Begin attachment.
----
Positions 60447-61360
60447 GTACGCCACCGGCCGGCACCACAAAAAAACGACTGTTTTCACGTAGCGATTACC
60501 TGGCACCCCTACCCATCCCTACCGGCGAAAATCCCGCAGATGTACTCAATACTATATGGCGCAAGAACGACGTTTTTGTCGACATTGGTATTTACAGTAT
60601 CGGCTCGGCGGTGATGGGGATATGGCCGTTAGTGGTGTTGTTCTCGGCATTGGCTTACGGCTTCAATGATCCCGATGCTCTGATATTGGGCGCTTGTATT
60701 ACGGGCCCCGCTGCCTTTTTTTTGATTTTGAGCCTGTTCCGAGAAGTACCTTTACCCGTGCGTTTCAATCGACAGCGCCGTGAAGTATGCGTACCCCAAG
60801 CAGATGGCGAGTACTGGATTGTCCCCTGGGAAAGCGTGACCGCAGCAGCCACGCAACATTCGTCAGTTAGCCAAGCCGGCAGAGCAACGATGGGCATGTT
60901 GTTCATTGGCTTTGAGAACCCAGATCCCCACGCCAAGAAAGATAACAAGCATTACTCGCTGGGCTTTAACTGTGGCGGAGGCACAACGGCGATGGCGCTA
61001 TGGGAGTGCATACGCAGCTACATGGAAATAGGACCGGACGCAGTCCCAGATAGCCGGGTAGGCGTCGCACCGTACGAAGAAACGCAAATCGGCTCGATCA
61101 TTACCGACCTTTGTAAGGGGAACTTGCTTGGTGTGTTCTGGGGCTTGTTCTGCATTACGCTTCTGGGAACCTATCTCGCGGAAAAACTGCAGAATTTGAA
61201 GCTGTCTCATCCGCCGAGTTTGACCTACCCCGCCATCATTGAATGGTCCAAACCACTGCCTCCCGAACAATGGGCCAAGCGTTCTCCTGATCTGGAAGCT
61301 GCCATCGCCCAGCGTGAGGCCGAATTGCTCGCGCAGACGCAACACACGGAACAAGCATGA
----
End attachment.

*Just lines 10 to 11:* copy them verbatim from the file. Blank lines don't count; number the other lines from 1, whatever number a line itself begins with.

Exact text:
61201 GCTGTCTCATCCGCCGAGTTTGACCTACCCCGCCATCATTGAATGGTCCAAACCACTGCCTCCCGAACAATGGGCCAAGCGTTCTCCTGATCTGGAAGCT
61301 GCCATCGCCCAGCGTGAGGCCGAATTGCTCGCGCAGACGCAACACACGGAACAAGCATGA